Sage Steele settled her lawsuit with ESPN and its parent company Disney, after 16 years of working for the network.

On a recent episode of SiriusXM’s “The Megyn Kelly Show,” former “SportsCenter” anchor and Catholic Sage Steele spoke out regarding her lawsuit.

After 16.5 years with the network, Steele was “sidelined” for controversial comments she made in 2021 (on her day off) on the “Uncut with Jay Cutler” podcast.

After sharing opinions about former President Obama and ESPN’s COVID-19 vaccine mandate, which forced her to take the vaccine or risk being fired, ESPN retaliated against her. Even after publicly apologizing to keep her job, the company still suspended her in Oct. 2021.

ESPN is no stranger to offering unwarranted opinions.

In fact, several of Steele’s former colleagues, including Michael Eaves, Jemele Hill, Stephen Smith, and Max Kellerman, made political comments on-air about former President Donald Trump and race relations after George Floyd’s death.

ESPN broadcasters Elle Dunkin, Carolyn Peck, and Courtney Lyle even asked for a moment of silence for solidarity in opposition to Gov. Ron DeSantis' Parental Rights bill last year.

“It’s fine to speak out on dicey, political, or cultural issues at ESPN if you're not named Sage Steele," Megyn Kelly says.

“There were different rules for me than everyone else," Steele responds. "I was heartbroken again at the hypocrisy of the rules. Either the rules are a rule for everybody or nobody, but you can’t pick and choose, especially if it's just one person.”

The network took away several of Steele's rightfully-earned assignments and responsibilities. She noted that several of her peers harassed her and ESPN failed to act on her behalf.

Former Steelers player Ryan Clark even refused to be on air with Steele and faced no backlash from the company; this happened again with actress Halle Berry after she refused to interview with Steele.

Amidst the constant attacks and what Steele believed to be violations of her rights, she contacted lawyer Bryan Freeman. Steele then sued ESPN, claiming they violated her right to free speech and Connecticut employment law.

During this process, Steele recalls being suspended, publicly attacked without any support from ESPN, and sick at home unable to see her children. She shared that though her parents took a health risk by coming to visit her, it made all the difference.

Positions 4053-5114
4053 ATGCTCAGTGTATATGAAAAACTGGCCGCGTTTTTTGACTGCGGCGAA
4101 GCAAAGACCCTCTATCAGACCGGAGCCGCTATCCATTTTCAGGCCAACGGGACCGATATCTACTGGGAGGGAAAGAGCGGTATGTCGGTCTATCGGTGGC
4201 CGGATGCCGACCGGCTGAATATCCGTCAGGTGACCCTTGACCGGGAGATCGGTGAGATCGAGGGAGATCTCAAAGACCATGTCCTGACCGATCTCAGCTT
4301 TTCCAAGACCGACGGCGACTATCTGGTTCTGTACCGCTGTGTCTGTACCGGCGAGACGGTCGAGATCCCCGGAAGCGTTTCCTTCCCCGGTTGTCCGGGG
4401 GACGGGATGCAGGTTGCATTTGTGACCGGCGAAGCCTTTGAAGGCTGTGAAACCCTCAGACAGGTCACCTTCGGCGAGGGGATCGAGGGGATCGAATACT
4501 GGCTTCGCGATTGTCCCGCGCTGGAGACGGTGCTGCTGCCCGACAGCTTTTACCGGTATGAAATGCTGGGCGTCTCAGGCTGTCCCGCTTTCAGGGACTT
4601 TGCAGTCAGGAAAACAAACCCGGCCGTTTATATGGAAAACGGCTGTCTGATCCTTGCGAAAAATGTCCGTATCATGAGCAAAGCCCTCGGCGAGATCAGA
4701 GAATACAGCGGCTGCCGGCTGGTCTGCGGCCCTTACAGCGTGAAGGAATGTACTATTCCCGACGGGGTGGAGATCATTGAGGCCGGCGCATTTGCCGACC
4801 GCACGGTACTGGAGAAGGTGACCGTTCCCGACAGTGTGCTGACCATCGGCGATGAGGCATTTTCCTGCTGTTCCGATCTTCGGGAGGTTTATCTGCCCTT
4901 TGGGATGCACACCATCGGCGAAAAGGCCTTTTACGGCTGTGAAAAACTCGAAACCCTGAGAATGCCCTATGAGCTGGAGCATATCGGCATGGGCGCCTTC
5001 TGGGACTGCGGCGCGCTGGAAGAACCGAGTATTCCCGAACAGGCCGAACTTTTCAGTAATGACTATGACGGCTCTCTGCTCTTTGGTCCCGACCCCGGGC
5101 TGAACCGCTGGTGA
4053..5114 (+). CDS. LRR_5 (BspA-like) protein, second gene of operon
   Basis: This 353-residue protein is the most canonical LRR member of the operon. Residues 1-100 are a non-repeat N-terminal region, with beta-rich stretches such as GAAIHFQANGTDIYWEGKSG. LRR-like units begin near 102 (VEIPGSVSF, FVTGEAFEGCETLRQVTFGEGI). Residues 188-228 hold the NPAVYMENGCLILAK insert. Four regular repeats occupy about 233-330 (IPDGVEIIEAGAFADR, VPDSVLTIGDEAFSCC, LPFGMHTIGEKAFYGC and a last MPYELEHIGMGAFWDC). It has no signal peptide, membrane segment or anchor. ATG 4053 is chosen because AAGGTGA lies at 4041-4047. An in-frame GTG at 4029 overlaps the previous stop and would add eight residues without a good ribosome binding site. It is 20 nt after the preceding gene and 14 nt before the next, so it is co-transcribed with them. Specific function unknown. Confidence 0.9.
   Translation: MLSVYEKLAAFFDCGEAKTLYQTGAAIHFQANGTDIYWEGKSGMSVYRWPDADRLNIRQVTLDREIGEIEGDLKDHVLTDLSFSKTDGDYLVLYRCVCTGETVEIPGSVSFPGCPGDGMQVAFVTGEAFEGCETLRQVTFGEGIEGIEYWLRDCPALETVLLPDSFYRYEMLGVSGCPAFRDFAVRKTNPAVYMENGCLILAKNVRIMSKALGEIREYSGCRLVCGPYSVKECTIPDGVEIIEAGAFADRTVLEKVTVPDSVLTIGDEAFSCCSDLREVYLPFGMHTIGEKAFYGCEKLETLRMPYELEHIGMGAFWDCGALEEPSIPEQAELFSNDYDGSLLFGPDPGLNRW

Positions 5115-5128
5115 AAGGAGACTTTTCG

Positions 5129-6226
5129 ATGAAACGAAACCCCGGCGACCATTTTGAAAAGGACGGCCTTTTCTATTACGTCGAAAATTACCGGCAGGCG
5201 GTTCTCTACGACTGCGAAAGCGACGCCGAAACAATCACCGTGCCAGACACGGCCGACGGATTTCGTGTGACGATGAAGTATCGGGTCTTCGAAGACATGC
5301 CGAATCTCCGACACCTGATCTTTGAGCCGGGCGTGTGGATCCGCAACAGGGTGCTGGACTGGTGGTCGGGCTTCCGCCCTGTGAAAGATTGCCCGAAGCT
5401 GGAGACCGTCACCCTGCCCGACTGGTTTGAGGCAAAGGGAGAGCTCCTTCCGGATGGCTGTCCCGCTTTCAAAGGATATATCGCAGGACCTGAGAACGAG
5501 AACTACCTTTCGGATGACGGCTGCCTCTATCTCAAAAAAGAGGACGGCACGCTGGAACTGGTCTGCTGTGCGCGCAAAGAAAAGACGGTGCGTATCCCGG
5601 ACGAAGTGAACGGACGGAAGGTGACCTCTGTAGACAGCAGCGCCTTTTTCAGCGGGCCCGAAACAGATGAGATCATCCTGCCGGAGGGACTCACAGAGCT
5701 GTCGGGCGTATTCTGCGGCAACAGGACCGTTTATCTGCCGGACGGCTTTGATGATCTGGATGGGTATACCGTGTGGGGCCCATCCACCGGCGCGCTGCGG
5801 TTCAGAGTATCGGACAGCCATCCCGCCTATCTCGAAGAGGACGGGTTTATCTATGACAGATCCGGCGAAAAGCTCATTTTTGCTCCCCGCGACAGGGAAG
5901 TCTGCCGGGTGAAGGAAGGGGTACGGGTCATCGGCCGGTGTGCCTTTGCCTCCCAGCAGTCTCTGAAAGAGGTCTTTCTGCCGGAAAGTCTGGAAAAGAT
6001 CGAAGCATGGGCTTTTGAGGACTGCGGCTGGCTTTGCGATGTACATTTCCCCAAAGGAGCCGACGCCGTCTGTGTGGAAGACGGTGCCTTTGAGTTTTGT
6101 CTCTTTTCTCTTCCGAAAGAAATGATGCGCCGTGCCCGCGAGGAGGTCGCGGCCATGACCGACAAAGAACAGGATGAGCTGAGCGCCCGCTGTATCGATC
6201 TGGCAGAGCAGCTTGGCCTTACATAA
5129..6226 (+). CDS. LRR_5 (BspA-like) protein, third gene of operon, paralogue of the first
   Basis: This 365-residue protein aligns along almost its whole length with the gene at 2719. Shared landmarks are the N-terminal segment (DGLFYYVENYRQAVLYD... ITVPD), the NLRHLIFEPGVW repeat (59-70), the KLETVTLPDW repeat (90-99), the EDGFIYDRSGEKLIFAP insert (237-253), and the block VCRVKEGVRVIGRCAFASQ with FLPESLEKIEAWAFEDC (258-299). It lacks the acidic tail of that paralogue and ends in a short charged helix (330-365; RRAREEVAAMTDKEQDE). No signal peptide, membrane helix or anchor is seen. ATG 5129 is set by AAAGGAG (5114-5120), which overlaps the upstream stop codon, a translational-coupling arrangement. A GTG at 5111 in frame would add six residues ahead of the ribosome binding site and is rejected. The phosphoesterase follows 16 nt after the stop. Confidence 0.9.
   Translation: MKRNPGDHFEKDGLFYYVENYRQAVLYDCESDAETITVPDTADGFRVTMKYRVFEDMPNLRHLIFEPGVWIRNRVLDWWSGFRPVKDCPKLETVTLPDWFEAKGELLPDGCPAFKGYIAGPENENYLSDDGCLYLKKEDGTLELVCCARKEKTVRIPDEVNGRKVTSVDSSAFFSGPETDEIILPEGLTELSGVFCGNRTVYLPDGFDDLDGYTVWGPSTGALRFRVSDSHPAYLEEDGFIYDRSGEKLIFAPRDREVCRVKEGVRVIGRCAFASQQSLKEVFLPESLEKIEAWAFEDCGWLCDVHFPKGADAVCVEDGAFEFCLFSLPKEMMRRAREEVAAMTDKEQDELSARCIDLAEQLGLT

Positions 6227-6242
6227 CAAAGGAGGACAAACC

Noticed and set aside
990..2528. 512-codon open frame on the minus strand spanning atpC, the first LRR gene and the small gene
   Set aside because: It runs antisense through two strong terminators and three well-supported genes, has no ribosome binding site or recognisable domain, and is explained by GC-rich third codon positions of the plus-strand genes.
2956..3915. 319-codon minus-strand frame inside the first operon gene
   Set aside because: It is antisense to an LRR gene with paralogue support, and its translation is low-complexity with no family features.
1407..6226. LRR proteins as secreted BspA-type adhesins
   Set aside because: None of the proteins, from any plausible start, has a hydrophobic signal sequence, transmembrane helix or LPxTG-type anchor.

According to Steele, the morning she returned to work, her father led them in reciting the Saint Michael the Archangel prayer.

“Every single day from that moment on…until the last day I went on air recently, I called my parents as I pulled into ESPN and we said the prayer together. Every single day. So I knew that I would be okay. I did feel protected by God, by my mommy and my daddy, and at fifty, I still needed my parents” Steele says.

She shares that some former colleagues thanked her for her courage, saying, “Thank you for standing up and for saying what I can’t say. Please don’t go silent again.”

Steele says her small circle of friends, her family, and God pulled her through.

Watch the clip below:

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Toward the end of Kelly’s podcast, Steele scolded ESPN for remaining silent on the biggest current sports issue: transgender athletes dominating women’s sports.

She points to the hypocrisy of former female colleagues tearfully speaking about abortion on-air, yet remaining silent about the harm of biological men in women’s sports.

Steele claims several of her former colleagues share her viewpoint and refuse to speak about it.

It remains clear that ESPN will support its anchors who discuss political views in line with the network and will make a public example out of those who dare to think for themselves.

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